There have been quality squid around for anglers in search of them. Spring is traditionally known as a good time for big squid, as they come into the shallows to spawn. Both bays have good numbers of squid moving around to spawn and as with squid fishing, moving about to find the numbers is part of the game. Staff member Dylan noticed big numbers of 'paired' squid up around Black Rock, with many well over a kilo - and no one fishing for them. With no jigs on board things were always going to be tricky, but they are there to be caught! 


Customer Carlo fished out around Queenscliff to land some nice half kilo models on the shallow grass beds. Natural coloured jigs and UV whites were the most consistent on the day.Customer Ryan has also been catching some nice squid in a few areas. Ryan has found the Rye/Sorrento area has been good for numbers but the better sized models have been coming from Portsea - Queenscliff in the deeper water. To fish this deeper water effectively, 'deep' sinking jigs must be used, or the addition of a nose or chin weight to get the jig down in the current.


Customer Josh fished with mates out around Queenscliff recently and scored a good bag of squid. The clear and calm conditions were ideal for squid fishing with size 3.0 Hayabusa V3 jigs doing the best. Bright colours with inbuilt abalone flash were excellent at getting the attention of the squid in the clear water.

HOT SPOT: Flinders has always been the 'big squid' location but with ocean and southern port temperatures still cool now is the time to search for that big one. Fishing from the pier you want size 3.5 standard sink rate jigs, and 3.5 deep models if in the boat or kayak. Constantly changing colours and patterns and keeping an eye out for large numbers of bait is a good way to increase your odds with many anglers around.

 


While many angler may not the King George whiting on their mind for a good few months yet, the start of spring and initial snapper run normally signals the 'unofficial' start of the whiting season. While large bags of fish aren't as common, the much larger 'winter' condition fish are worth targeting while there's generally few people on them. The fish aren't generally up on the banks and flats like in summer - more often residing in the deeper, colder waters closer to Bass Strait. Moving about like you would on a normal whiting session is again the key to putting a bag of solid fish together. The areas of Westernport worth looking around at the moment are from Flinders to Balnarring and around Vetnor, and the southern end of the middle spit around Tankerton and Stony Point. In Port Phillip the Queenscliff - St Leonards region and Portsea to Mt Martha have been the go/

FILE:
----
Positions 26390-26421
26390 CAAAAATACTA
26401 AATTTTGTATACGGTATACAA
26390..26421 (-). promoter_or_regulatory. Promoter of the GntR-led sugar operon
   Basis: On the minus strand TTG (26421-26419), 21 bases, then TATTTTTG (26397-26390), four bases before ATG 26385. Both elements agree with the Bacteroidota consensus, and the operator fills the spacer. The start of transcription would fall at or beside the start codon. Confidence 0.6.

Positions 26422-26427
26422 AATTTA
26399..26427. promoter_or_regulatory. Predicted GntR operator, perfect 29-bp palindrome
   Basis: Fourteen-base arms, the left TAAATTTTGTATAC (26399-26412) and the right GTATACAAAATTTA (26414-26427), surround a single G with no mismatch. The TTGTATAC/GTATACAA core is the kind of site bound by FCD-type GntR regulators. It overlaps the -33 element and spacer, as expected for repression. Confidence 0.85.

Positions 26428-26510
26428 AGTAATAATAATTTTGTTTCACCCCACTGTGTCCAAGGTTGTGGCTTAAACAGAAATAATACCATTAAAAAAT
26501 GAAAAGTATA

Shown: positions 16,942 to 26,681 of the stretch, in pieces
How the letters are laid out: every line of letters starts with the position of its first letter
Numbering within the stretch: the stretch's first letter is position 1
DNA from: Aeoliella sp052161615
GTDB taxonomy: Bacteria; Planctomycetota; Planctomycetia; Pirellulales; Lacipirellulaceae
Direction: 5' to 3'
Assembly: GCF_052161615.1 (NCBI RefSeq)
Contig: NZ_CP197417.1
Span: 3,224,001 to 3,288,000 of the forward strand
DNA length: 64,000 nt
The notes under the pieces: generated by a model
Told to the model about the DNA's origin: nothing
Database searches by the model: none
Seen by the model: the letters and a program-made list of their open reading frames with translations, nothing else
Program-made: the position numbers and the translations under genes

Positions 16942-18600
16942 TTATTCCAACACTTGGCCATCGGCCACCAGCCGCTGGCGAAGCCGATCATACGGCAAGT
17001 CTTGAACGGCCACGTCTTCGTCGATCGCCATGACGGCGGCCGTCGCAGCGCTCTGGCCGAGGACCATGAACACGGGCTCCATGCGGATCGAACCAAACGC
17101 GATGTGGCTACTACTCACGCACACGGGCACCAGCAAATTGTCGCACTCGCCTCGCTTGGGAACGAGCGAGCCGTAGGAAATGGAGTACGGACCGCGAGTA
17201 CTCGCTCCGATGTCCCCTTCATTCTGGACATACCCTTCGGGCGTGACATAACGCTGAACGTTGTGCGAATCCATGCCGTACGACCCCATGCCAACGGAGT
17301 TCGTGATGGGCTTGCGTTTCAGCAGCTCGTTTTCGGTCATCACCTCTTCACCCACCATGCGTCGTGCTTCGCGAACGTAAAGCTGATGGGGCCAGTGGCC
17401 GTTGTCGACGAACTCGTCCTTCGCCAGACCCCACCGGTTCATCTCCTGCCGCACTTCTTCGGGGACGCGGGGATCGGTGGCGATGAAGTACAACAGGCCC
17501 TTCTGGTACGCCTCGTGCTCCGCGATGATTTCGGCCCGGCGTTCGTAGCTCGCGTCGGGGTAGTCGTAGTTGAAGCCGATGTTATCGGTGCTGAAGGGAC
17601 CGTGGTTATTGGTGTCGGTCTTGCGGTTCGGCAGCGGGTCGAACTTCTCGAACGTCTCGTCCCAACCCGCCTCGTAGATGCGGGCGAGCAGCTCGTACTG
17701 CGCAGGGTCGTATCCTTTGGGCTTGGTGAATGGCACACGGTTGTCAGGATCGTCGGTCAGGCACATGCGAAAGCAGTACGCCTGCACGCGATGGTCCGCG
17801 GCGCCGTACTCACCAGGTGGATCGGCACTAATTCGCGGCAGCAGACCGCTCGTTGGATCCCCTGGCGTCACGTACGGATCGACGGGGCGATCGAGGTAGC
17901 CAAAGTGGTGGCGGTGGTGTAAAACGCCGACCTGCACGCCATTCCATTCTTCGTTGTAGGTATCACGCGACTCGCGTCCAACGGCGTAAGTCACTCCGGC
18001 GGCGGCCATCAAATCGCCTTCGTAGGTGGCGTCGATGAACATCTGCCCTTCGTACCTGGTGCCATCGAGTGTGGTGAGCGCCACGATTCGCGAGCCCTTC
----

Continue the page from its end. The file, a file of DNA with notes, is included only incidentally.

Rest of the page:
Customer Carlo and mate fished across near St Leonards recently where they found some nice sized fish. After a few moves the guys had a decent bag of fish, with averaging just shy of 40cm and nice and fat. Pipi and fresh squid were the best baits when fished on number 4 worm style hooks. James from Unreel Fishing Charters has also been catching some quality whiting around southern Port Phillip bay, with plenty of fish over 40cm present. The larger fish have been moving in smaller schools and have to be made the most of when they come through. Having enough baits at the ready and a small amount of organized berley, along with extra pre-tied rigs will make sure you make the most of the hot 10 minute bite windows.


Not far away customer Josh and friends got some nice fish around Queenscliff. Fishing around 7m of water saw them with a nice bag of fish, with pipi the standout. Along the same ground there were some quality squid which all hammered a size 3.0 'abalone white' Hayabusa jig.

 


The bread and butter species like gars and squid have been good in spells of clearer weather over the last week or so. The usual pattern seems to be salmon and pinkies during rough weather with dirty water, and then once the water clears up and wind drops out the squid and garfishing is much better. Picking the conditions to suit will better odds on your chosen species. If it's gars you're after, then the main hot spots have been Beauy, Frankston and Mornington piers. Fishing in a bit shallower at these locations is normally the preferred area for the garfish as they become easy prey once out of the shallow's safety.

Fishing small pieces of silverfish and prawn has been good, so long as your float setup is correctly balanced and your berley is fine particle rather than chunks. You want the fish to swim through the 'mist' and become hungry rather than eat the big pieces. Staff member Dylan fished for gars earlier during the week where some real chunky fish were caught on small pieces of peeled prawn. Dylan didn't have the correct gear on him so where he caught one others would catch two. Being prepared for small changes in conditions will see you stay on top of the fish.


On the squid front things have been good for customers getting out and making the most of the breaks in the weather. Customer Long caught his bag of squid from the boat down the bottom end of the bay with smaller 2.5 jigs working the best. Long found that the shallower water was holding the small baitfish and numbers of squid after a recent rough front that passed through.


The piers around the southern end of the bay have been the most consistent performers recently as well. The only real weather that seems to affect these piers are days of rough onshore northerly winds, but even then the strong tides shift the clean water back into place quicker than the top end of the bay. Customer Cipto has been catching some nice squid from Sorrento pier and has even found a trevally or two hanging around. Cipto has been finding natural shrimpy greens and blacks have been the best performing jigs colours.